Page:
Wake Stone Corporation filed a mining permit modification request with the state Division of Energy, Minerals, and Land Resources (DEMLR). The Corporation’s target: a controversial forested area neighboring William B. Umstead State Park. If construction moves forward, this pristine forest would be transformed into the first private rock quarry on public land in North Carolina.

    Local activists and organizations have been fighting to prevent this polluting pit for years.

    Quarry opponents, ranging from local residents to environmental activists and mountain bikers,

    have expressed grave concerns regarding potential environmental, economic, and public health impacts should quarrying efforts proceed as planned. These concerns deserve to be considered in a public forum.

    I respectfully urge DEMLR to delay consideration of the mining permit until a safe, in-person public hearing can be held. The COVID-19 pandemic should not be used as a backdoor for corporations to destroy North Carolina’s natural wonders.”


  • 02/11/2020 8:47 AM | Anonymous

    Please attend this workshop at RDU on Thursday, February 13 from 5pm - 8pm to ask questions, provide feedback and help influence RDU's first Sustainability Management Plan. 

    The Raleigh-Durham Airport Authority works with community leaders to grow responsibly, with respect for our natural resources and a desire to deliver a world-class airport experience. We have been diligent in environmental stewardship, often exceeding regulatory requirements. As our region thrives, we remain committed to responsible, sustainable growth that positively contributes to all aspects of our dynamic community — environmentally, socially and fiscally.

    The Authority is developing RDU’s first Sustainability Management Plan (SMP) to improve the tracking and communication of the airport’s sustainability initiatives, increase efficiency, and better incorporate economic savings and environmental stewardship into project planning. The SMP will provide a road map for the integration of environmental sustainability into its planning, construction, maintenance, operations and design processes. RDU is engaging stakeholders throughout the process, identifying focus areas and conducting a baseline study to include energy usage; waste management and recycling; emissions inventory; water consumption; and community engagement, among others. The baseline will be used to develop sustainability goals for the airport.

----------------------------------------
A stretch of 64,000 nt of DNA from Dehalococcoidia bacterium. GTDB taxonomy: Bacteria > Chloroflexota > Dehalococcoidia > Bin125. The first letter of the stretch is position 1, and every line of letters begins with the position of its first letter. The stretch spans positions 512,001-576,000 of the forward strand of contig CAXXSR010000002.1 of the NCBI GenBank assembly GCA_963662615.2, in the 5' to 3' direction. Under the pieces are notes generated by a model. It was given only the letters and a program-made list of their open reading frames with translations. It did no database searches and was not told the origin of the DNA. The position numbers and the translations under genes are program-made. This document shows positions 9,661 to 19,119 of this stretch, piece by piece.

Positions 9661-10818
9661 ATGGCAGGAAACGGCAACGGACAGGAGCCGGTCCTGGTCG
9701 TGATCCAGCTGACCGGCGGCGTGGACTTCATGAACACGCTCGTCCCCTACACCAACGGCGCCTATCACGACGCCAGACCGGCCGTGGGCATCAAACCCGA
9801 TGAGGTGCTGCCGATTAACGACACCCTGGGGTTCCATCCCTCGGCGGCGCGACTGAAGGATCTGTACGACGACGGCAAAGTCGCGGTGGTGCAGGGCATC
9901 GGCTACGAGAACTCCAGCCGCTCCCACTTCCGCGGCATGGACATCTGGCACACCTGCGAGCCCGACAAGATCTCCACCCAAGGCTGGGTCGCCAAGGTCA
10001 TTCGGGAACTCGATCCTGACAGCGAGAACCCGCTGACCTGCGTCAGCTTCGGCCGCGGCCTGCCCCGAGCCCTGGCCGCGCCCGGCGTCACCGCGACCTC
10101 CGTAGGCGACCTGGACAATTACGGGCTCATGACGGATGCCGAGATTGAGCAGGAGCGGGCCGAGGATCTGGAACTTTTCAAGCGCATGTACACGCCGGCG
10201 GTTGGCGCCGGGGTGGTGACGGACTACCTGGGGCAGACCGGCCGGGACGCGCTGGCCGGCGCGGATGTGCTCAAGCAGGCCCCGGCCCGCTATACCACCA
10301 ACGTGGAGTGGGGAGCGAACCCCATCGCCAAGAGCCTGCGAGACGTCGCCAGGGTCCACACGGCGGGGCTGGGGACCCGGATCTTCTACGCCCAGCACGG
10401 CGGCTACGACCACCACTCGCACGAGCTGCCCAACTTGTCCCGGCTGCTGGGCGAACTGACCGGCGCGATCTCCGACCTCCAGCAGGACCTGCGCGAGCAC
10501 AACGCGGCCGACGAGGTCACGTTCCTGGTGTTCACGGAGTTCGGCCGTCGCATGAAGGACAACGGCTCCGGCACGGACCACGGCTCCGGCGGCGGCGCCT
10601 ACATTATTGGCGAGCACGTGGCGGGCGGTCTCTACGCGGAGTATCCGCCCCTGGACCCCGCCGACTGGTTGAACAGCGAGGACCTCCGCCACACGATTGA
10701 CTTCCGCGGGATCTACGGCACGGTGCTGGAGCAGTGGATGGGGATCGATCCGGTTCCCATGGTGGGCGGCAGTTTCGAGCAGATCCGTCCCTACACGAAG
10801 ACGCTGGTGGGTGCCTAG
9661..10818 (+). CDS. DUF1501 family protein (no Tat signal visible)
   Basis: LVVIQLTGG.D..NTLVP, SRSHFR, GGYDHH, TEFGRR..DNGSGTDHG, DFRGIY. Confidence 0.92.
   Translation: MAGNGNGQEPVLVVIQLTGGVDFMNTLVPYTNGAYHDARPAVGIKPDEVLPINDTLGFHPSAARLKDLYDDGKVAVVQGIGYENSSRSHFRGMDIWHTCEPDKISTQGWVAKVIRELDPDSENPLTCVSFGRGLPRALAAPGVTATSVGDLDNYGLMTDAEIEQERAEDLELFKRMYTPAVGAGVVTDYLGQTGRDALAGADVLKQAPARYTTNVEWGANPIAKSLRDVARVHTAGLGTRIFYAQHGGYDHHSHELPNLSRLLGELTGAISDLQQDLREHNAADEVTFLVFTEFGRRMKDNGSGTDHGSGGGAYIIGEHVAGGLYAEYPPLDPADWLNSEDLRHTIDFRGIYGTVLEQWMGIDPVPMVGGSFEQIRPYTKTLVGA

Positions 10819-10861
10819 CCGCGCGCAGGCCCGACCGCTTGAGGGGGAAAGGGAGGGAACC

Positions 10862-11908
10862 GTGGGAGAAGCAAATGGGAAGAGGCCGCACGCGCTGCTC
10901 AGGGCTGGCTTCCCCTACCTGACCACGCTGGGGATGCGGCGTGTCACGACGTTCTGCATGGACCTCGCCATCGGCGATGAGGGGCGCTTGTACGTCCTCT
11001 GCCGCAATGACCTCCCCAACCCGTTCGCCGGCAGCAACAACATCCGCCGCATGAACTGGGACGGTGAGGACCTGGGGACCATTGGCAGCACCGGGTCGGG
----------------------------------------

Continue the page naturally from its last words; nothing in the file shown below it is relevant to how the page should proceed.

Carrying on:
The Raleigh-Durham Airport Authority will hold a public workshop on the Sustainability Management Plan on February 13th from 5:00 – 8:00 p.m. The workshop will be held in Room 100 of RDU Center at 1000 Trade Drive, RDU Airport, NC 27623. The Sustainability Management Plan process and the results of a baseline assessment will be discussed during the drop-in workshop. For questions about accessibility contact 919-840-7700, and if possible, make requests at least 48 hours prior to the scheduled workshop. 

    Learn more

  • 02/03/2020 10:52 PM | Anonymous

    The 2020 “Photo Contest - Catch the Spirit of William B. Umstead State Park” Exhibit will feature photography of the Park, its structures and nature so get out your cameras, pick out your best shots and submit an entry to our contest. The submission deadline is May 24, 2020. Register now.

    Photos must be taken in Umstead State Park to be eligible. Your photo can be taken at anytime, so you can take new photos or look through your treasure trove of past photos. 

    Adult Photography Categories

    Entries are limited to one per category.

    1. Where are Your Footprints?

    People doing Park activities, or evidence of people doing Park activities

    2. Stories in Stone

    Remnants and structures of the Park history

    3. In the Wild

    Park flora and fauna

    Youth Photography Categories